Rockies to take things one step at a time with 1st base situation

When the Colorado Rockies signed Ian Desmond to the largest contract in franchise history to play first base, they knew a few problems had the potential to arise at the corner infield position.

Well, just under 30 games into the season, the Rockies have a problem at first base; however, the problem is one the Rockies are fortunate to be dealing with.

Instead of lacking enough talent to play first base, the Rockies have too much of it. After they had signed Desmond, Colorado re-signed Mark Reynolds to a minor-league contract as an insurance policy in case the Desmond experiment did not work out. When Desmond fractured his hand in mid-March, Reynolds took over the duties at first base, eventually becoming the team’s opening day first baseman.

Reynolds has produced big time for Colorado this season, hitting .307 with 23 RBI’s and eight home runs. With Desmond’s return, the Rockies were presented with the task of how best to accommodate the players while putting the best pieces into the lineup on a nightly basis.

Well, in the four games Desmond has played since returning for Colorado, he’s seen action at both at first base and the outfield. The game-by-game methodology of picking who will play first base on a particular night is one the Rockies will continue to use as the season progresses, per manager Bud Black.

“The plan is one where we take each and every day as a unique game, but we feel with the combination of Ian, Mark, Parra, guys who have played first base, great options every night,” Black said to the media prior to Friday’s series opener against the Arizona Diamondbacks. “Depending on how guys are swinging, if guys need a day off from starting, certain matchups. All those things we take into consideration.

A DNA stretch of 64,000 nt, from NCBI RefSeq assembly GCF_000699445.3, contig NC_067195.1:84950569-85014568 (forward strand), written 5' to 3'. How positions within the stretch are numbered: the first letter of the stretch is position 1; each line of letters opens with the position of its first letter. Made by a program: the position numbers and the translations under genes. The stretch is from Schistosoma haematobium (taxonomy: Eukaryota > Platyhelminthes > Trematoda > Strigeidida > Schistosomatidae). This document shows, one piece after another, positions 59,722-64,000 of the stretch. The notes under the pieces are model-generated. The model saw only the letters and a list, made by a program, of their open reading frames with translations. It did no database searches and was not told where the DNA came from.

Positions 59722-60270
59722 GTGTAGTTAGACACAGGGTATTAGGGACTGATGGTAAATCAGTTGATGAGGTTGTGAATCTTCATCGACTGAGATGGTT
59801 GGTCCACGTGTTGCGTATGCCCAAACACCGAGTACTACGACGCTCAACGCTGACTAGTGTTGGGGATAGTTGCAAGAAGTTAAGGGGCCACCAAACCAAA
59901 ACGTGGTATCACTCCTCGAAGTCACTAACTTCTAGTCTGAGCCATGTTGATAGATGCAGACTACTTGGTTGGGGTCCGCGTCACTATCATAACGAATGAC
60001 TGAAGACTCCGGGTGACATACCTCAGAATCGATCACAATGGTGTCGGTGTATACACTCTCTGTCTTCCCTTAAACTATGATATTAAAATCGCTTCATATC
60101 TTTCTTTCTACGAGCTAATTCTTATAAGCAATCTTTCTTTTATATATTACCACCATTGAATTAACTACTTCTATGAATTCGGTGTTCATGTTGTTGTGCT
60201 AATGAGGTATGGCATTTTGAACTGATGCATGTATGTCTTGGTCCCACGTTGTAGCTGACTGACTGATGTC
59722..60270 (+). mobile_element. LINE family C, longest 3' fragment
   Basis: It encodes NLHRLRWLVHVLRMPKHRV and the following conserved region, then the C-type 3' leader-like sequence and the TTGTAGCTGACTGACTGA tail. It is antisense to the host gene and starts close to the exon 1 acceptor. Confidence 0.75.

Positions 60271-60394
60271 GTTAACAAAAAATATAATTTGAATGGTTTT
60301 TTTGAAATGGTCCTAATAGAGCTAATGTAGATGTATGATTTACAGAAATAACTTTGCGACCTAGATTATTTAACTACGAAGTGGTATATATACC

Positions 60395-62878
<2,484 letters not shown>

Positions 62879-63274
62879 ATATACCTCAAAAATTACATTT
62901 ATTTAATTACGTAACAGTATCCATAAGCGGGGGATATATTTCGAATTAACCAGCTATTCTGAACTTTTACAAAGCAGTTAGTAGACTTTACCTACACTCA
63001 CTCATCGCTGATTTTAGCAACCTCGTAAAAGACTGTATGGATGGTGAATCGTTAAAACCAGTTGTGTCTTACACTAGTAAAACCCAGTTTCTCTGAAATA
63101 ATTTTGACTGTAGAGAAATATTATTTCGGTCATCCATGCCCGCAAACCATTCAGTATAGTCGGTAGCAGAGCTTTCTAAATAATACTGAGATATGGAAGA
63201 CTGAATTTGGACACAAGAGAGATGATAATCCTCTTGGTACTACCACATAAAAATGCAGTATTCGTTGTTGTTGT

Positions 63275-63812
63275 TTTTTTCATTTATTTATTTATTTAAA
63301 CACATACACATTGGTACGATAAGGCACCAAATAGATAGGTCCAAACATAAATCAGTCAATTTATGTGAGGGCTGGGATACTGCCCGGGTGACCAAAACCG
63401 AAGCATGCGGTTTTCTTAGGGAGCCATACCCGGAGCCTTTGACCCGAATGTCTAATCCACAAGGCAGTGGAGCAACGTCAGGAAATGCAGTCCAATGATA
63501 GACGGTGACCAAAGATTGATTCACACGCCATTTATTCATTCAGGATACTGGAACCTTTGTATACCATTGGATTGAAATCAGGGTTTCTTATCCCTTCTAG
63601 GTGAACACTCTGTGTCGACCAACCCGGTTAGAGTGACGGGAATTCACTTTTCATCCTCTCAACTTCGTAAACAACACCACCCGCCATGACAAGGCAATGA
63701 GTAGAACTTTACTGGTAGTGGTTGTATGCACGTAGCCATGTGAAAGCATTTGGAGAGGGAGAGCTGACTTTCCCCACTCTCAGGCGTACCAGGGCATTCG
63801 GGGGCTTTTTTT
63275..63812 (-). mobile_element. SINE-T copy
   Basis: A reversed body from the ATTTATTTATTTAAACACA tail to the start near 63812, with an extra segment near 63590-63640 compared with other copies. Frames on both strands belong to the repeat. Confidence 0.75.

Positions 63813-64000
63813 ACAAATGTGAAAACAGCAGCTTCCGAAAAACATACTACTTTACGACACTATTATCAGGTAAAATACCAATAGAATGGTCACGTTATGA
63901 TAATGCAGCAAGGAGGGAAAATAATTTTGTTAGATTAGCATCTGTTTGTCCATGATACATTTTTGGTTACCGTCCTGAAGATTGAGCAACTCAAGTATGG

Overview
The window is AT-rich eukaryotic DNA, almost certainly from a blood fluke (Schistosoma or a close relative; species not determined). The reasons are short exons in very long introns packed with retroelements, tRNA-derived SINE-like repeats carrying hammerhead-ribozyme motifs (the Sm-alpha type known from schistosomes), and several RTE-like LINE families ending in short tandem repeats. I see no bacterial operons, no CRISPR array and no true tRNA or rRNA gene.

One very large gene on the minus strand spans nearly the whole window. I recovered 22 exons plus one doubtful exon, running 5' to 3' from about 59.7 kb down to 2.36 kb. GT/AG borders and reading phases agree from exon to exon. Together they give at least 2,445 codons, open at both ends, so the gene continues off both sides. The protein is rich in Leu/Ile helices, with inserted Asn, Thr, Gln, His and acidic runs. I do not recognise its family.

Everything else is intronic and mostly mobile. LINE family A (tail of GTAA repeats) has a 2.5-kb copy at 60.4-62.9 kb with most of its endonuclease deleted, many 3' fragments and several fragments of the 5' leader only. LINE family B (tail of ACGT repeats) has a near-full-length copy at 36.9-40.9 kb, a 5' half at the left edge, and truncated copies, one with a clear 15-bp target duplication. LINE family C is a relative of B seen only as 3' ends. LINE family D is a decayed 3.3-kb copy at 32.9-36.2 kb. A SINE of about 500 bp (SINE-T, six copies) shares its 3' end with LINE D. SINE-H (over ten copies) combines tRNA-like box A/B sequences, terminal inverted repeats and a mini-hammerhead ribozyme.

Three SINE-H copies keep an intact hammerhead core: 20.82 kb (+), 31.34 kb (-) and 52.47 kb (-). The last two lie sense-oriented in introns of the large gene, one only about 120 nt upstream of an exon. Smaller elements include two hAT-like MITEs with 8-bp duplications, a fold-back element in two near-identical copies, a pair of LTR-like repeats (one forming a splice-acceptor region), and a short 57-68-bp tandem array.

“We have a plan every day about why we are doing certain things. But is it specific to the number of days, day game after a night game, not really. We’ll look at the opponent, the opposing pitcher, we’ll look at how our guys are playing, then we will formulate a lineup.”

The wait-and-see approach is smart for the Rockies, but one that may not last for very long. David Dahl is creeping in on a return from a stress fracture in his ribs which make it hard to continue to justify Desmond playing in the outfield. Sooner or later Colorado will have to permanently address first base this season; however, for the time being, the club will take things as they come.

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